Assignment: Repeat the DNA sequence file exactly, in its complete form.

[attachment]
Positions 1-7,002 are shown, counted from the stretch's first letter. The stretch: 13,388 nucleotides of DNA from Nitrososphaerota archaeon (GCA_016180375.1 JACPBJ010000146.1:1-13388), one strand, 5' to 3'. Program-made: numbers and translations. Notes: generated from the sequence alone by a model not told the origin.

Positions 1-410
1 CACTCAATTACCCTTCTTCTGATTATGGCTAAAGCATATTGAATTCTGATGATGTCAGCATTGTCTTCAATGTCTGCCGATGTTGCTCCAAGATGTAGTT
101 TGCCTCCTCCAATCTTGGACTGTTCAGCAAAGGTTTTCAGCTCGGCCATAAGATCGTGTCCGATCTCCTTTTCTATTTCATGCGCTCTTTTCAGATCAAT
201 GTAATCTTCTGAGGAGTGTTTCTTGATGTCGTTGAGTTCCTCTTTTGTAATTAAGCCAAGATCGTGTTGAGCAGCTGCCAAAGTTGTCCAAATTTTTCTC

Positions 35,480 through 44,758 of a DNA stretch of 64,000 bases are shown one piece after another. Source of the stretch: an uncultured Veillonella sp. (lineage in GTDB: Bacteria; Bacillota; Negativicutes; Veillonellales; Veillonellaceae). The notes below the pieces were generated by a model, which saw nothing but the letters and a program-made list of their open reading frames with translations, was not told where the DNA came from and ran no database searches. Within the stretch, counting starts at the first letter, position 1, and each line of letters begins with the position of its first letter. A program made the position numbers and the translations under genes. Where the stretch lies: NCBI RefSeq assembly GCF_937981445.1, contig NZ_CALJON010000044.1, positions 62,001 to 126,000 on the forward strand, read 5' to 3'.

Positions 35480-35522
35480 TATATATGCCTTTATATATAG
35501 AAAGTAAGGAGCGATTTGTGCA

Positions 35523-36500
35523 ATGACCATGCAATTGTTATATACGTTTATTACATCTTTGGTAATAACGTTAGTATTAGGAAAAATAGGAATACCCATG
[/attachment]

Positions 1-7,002 are shown, counted from the stretch's first letter. The stretch: 13,388 nucleotides of DNA from Nitrososphaerota archaeon (GCA_016180375.1 JACPBJ010000146.1:1-13388), one strand, 5' to 3'. Program-made: numbers and translations. Notes: generated from the sequence alone by a model not told the origin.

Positions 1-410
1 CACTCAATTACCCTTCTTCTGATTATGGCTAAAGCATATTGAATTCTGATGATGTCAGCATTGTCTTCAATGTCTGCCGATGTTGCTCCAAGATGTAGTT
101 TGCCTCCTCCAATCTTGGACTGTTCAGCAAAGGTTTTCAGCTCGGCCATAAGATCGTGTCCGATCTCCTTTTCTATTTCATGCGCTCTTTTCAGATCAAT
201 GTAATCTTCTGAGGAGTGTTTCTTGATGTCGTTGAGTTCCTCTTTTGTAATTAAGCCAAGATCGTGTTGAGCAGCTGCCAAAGTTGTCCAAATTTTTCTC

Positions 35,480 through 44,758 of a DNA stretch of 64,000 bases are shown one piece after another. Source of the stretch: an uncultured Veillonella sp. (lineage in GTDB: Bacteria; Bacillota; Negativicutes; Veillonellales; Veillonellaceae). The notes below the pieces were generated by a model, which saw nothing but the letters and a program-made list of their open reading frames with translations, was not told where the DNA came from and ran no database searches. Within the stretch, counting starts at the first letter, position 1, and each line of letters begins with the position of its first letter. A program made the position numbers and the translations under genes. Where the stretch lies: NCBI RefSeq assembly GCF_937981445.1, contig NZ_CALJON010000044.1, positions 62,001 to 126,000 on the forward strand, read 5' to 3'.

Positions 35480-35522
35480 TATATATGCCTTTATATATAG
35501 AAAGTAAGGAGCGATTTGTGCA

Positions 35523-36500
35523 ATGACCATGCAATTGTTATATACGTTTATTACATCTTTGGTAATAACGTTAGTATTAGGAAAAATAGGAATACCCATG